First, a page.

If Uber CEO Travis Kalanick is Keyser Söze, this is the moment in The Usual Suspects when he stops limping, sparks up a cigarette, and rides off in a sleek black car. Today, the e-hailing company announced "the most aggressive price cut the company has ever made," in order to handicap the competition.

According to TechCrunch:

The goal for Uber is not just to make its service more attractive than the competition, but to make UberX the cheapest option available period. That means undercutting fares for taxis and ride-sharing services like Lyft and Sidecar, sometimes by a large amount.

First you sell a luxury black car service, then you bulldoze your way into taxi markets, then they get mad at you, then wait where the fuck did all of my competitors go?

This shouldn't come as a surprise. At Business Insider's Ignition conference this past November, Kalanick told the crowd:

"When it's 20% cheaper and more reliable to use Uber X, why would you use a taxi?"

I reached out to Uber at the time to ask why Kalanick would call taxis useless when Uber kvetched, hustled, and cried "incumbent" in order to break into New York City's taxi market. "We'll pass on this one. Thanks," an Uber spokesperson responded.

Perhaps the answer was a little too obvious. To put it plainly: Uber makes no money in New York from people like me who use the app to hail a yellow cab or one of the borough taxis. All that fuss about surge pricing? It didn't apply to the taxi button on your Uber app. "The rates are simply standard taxi rates; there are no fees for either clients or drivers and no surge pricing," a representative confirmed when I asked just before New Year's Eve.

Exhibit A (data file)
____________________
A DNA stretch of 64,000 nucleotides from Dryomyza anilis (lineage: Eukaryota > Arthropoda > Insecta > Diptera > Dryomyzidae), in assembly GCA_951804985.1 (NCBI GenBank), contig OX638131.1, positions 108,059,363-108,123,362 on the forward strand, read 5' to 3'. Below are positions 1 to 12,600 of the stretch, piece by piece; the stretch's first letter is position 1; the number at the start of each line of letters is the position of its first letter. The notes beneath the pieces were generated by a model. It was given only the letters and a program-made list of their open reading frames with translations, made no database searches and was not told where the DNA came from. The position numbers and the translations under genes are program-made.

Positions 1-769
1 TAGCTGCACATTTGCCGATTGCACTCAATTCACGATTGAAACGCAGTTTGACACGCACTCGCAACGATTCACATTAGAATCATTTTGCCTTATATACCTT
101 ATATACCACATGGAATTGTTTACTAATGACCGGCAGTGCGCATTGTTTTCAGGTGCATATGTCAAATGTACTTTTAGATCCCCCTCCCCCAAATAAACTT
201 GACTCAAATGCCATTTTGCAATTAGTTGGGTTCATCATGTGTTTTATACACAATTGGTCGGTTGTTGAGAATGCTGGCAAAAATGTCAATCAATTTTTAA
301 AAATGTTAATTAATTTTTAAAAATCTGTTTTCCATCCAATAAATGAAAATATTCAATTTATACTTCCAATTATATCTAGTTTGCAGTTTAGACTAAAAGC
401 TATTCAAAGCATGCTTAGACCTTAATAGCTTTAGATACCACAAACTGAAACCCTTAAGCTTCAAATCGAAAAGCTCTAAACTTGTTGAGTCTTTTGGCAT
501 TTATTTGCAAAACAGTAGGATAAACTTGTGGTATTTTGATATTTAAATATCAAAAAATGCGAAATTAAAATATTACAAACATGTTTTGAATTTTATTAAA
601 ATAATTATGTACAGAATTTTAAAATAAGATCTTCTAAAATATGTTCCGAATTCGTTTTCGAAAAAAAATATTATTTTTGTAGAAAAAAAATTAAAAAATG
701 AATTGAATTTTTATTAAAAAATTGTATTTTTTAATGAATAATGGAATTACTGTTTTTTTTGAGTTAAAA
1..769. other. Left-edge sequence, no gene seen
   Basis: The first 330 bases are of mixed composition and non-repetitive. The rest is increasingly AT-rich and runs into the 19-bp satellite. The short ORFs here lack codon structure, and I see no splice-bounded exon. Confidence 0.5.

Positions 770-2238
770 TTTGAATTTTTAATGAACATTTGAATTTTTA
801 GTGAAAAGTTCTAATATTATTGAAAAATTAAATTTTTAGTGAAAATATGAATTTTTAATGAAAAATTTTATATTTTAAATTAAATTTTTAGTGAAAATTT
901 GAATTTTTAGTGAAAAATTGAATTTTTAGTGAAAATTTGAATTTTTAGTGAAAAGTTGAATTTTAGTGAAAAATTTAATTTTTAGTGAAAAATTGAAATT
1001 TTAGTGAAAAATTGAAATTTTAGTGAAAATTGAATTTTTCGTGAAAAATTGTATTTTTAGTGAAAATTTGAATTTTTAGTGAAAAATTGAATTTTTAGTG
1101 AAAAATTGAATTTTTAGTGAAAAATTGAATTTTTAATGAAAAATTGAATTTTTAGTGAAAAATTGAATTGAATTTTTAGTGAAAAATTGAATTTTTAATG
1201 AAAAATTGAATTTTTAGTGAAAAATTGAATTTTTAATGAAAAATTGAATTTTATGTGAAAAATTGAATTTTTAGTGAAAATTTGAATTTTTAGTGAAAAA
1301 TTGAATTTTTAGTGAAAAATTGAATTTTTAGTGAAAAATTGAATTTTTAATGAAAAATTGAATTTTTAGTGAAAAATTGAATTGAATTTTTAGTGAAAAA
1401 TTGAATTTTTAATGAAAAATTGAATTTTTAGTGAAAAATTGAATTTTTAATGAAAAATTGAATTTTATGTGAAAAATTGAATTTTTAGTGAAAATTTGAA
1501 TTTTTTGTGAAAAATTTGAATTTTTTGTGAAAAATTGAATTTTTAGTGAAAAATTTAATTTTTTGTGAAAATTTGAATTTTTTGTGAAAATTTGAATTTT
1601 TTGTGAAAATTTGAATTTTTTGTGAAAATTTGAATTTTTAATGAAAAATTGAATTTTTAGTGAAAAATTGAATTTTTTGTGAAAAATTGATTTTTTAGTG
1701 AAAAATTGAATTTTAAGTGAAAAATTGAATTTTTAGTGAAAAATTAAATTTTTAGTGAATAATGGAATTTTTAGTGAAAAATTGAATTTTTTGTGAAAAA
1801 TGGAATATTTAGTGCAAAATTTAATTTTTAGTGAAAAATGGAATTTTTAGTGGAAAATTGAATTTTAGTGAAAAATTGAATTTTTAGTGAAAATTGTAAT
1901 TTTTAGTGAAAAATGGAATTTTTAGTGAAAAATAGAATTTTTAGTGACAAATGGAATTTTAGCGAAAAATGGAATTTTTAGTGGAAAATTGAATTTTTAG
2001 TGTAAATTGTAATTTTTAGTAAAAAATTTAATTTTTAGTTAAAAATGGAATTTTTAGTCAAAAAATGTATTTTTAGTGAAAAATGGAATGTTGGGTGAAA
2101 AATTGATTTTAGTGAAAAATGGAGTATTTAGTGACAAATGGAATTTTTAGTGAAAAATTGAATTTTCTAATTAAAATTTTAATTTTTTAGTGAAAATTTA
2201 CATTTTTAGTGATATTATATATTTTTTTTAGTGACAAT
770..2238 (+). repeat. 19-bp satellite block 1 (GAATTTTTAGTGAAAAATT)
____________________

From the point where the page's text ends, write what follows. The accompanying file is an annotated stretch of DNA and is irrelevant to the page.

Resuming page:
The Taxi and Limousine Commission told me the same thing. Unlike Hailo, said TLC spokesperson Allan Fromberg: "Uber doesn't charge passengers for e-hail service. They would need to file e-hail rates with us if they wanted to do that." Rather, the payout for Uber from its public battle in New York City and elsewhere were headlines out the wahzoo.

Now, once again, Uber is willing to cut into its own margins. This time to rebrand itself as the cheapest option out there. Is that a sustainable strategy? Perhaps just long enough to get sticker-shocked customers like me to try Uber X—and nudge startups like Lyft and Sidecar toward the deadpool:

For a business that operates on low margins already, that's a pretty dramatic reduction. And it will put a whole lot of pressure on the competition.

But that's just part of the story. The fare cuts are also designed to make Uber more accessible to more people.

To demonstrate how it's doing that, Kalanick ran through a couple of real-world examples with me to show how much cheaper UberX would be than the competition. In L.A., a ride from LAX to Hollywood, for instance, would cost $51 in a cab, but traffic permitting, an UberX would cost just $29.50. In San Francisco, a cab ride from the Mission to SOMA costs about $11, but an UberX would be just $8.

Combine that with a four-way fare split, Kalanick said, and the ride is the same price as taking the bus. All of which makes Uber not exactly a "luxury service" anymore.

With each previous reduction, Uber has seen the number of trips per driver increase, which means that even with the lower fares drivers end up making more money. In the case of this fare reduction, Uber is cutting its own margins in some markets to help push prices lower.

Undercutting competitors until you own the market? Maybe Uber really is the next Amazon.

To contact the author of this post, please email nitasha@gawker.com.

[Image via Getty]